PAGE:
Friday, October 23, 2009
Autumn is a flashy dresser. And with all of her stand-out assets – gorgeous jewel-toned foliage, crisp fresh air, apple orchards and pumpkin patches, long sunlit days for hiking or biking – it’s easy to overlook some of her more understated pleasures. But when the end of September looms, I’m always particularly happy to greet a favorite yearly ritual of mine: Back-to-School Night.
This year, my household was one of the lucky ones. With children in grades two and five, our back-to-school nights were split, during separate weeks, so my husband and I were able to immerse ourselves in each child’s realm, one at a time, rather than running from the first set of presentations to the second (or, as in the case of many families, trying to be at two simultaneous teacher talks). This year, there was no rushing involved. Not only did I get to hear both of the classroom presentations for my children, I also made it to the music room, the Spanish room and the art room.
Admittedly, all I did in the art room was visit with another couple whom I hadn’t seen since their son was an infant. He just started kindergarten, so we had a lot of ground to cover. But in fact, that’s one of my favorite parts of Back-to-School Night. Wandering through the school buildings, waving to friends across the darkened plaza, it’s like Halloween night for adults, but without the costumes. Yes, the main point of being there is to learn about classes and curriculum, but it’s also just so much fun to see everyone else who is running around trying to get to all their kids’ classrooms as well.
What I really like about visiting my children’s classrooms is the feeling that I am in some sense spying on them, though only with the kindliest intent. Sitting in their little chairs, rummaging through their desks, studying the same bulletin board exhibits that their teachers have put up for them; it all makes me feel like I’ve been given the rare opportunity to slip inside their skins for one evening.
And it’s not like they aren’t anticipating our presence. In the younger grades, the kids write welcome letters that the parents find waiting for them in the classroom. My daughter, a second-grader, listed the five things she most wanted me to examine while in her classroom. The first was her writing notebook, which led off with a story about raking leaves. (This was more comfortable to read than the story we found in my son’s writing notebook when he was that age, which was about the time a week earlier when he slept in our bed with me. I explained to his teacher that he had a stomach virus and had left his own bed in no condition to be slept in. But teachers of the early grades get accustomed to eyebrow-raising stories and aren’t easily fazed.)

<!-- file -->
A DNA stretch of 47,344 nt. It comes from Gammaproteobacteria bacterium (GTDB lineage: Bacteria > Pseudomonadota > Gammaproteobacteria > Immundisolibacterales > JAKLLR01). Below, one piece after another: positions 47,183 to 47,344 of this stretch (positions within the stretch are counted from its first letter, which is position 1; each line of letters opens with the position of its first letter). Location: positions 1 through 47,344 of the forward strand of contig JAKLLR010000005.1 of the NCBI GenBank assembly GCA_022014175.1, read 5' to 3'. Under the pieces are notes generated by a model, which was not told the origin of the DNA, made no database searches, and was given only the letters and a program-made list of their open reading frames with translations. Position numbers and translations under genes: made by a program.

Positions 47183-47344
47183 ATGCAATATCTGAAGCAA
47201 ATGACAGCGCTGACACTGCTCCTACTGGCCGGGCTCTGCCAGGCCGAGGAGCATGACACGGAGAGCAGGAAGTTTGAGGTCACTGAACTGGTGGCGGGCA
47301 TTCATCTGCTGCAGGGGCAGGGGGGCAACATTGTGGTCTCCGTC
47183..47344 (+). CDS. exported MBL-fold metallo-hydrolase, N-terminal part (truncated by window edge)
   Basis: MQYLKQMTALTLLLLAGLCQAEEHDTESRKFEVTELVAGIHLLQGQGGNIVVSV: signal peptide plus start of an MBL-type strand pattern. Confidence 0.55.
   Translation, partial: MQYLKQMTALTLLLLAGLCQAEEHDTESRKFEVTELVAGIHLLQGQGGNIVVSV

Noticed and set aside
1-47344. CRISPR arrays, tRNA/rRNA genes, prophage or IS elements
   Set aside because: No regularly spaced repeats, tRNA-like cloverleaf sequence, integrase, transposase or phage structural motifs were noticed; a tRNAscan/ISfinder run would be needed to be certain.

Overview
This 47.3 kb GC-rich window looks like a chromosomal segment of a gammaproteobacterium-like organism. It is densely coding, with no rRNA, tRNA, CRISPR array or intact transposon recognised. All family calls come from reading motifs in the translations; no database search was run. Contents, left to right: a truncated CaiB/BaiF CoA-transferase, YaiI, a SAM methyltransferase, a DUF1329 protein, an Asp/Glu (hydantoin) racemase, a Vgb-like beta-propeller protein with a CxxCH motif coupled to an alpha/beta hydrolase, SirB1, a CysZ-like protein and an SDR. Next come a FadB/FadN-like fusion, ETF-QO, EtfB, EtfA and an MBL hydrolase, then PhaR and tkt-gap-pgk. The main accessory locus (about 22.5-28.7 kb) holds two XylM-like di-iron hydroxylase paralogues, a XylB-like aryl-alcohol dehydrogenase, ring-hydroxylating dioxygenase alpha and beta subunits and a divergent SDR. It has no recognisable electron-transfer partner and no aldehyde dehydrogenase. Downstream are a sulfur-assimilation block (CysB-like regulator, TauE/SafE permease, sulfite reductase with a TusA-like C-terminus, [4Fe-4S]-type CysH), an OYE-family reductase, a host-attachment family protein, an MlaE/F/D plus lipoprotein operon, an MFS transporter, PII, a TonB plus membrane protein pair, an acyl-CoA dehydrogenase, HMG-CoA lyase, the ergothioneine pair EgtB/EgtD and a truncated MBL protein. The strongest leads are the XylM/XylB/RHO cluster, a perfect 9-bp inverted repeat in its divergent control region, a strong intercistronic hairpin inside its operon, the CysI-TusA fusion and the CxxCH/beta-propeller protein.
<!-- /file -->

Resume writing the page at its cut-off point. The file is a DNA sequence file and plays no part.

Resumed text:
The next item she wanted me to look at was her classroom’s new electronic white board. Having witnessed, firsthand, the bidding process at the last CSA Auction that resulted in the five-figure sum earmarked for new classroom technology, I was more than happy to take a peek and even try it out myself. However, in my enthusiasm I misunderstood the directions and colored in the name of someone else’s child rather than my own.
My daughter was obviously proud of her work and delighted with the many facets of her classroom, but I think her letter was intended to leave me feeling impressed, rather than envious. My problem with Back-to-School Night is I always end up wishing I could stay, wishing I could be that second-grader or fifth-grader coming into the classroom early the next morning to shed jacket, hang up backpack and start learning about the Vikings or factor trees or frogs or even how to add more detail to a story about raking. More than answering any questions I might have about the curriculum or the teacher’s background, I leave Back-to-School Night feeling tantalized by all the interesting plans and programs awaiting my kids as the year unfolds.
But it’s hard to explain this to them; they envy me because I don’t have homework and I get to spend the day with the dog. I’m not so out-of-touch as to forget the harder parts of a child’s school day: the friendship slights, the perplexing math questions, the chilly recesses in January. Still, I’m so grateful for the privilege of going back one night every fall and taking it all in once again. There are plenty of opportunities to be part of the school day as the year unfolds: helping in the classroom, checking out books in the library, assisting with recess/lunch coverage. But there’s only one day a year when we get to be there instead of our kids, taking their places as if it’s all meant for us this time.
That’s really hard to express on one sheet of lined writing paper with a number two pencil, laid out on each child’s desk for the parents to write a note back. So instead, I write to my children, “Thank you so much for inviting me to your classroom! I loved seeing all your work!” It’s about the best I can do, knowing that there’s no way to really make them understand how much I love this yearly opportunity to fill their shoes for an hour or two. ∆
© 2009 The Carlisle Mosquito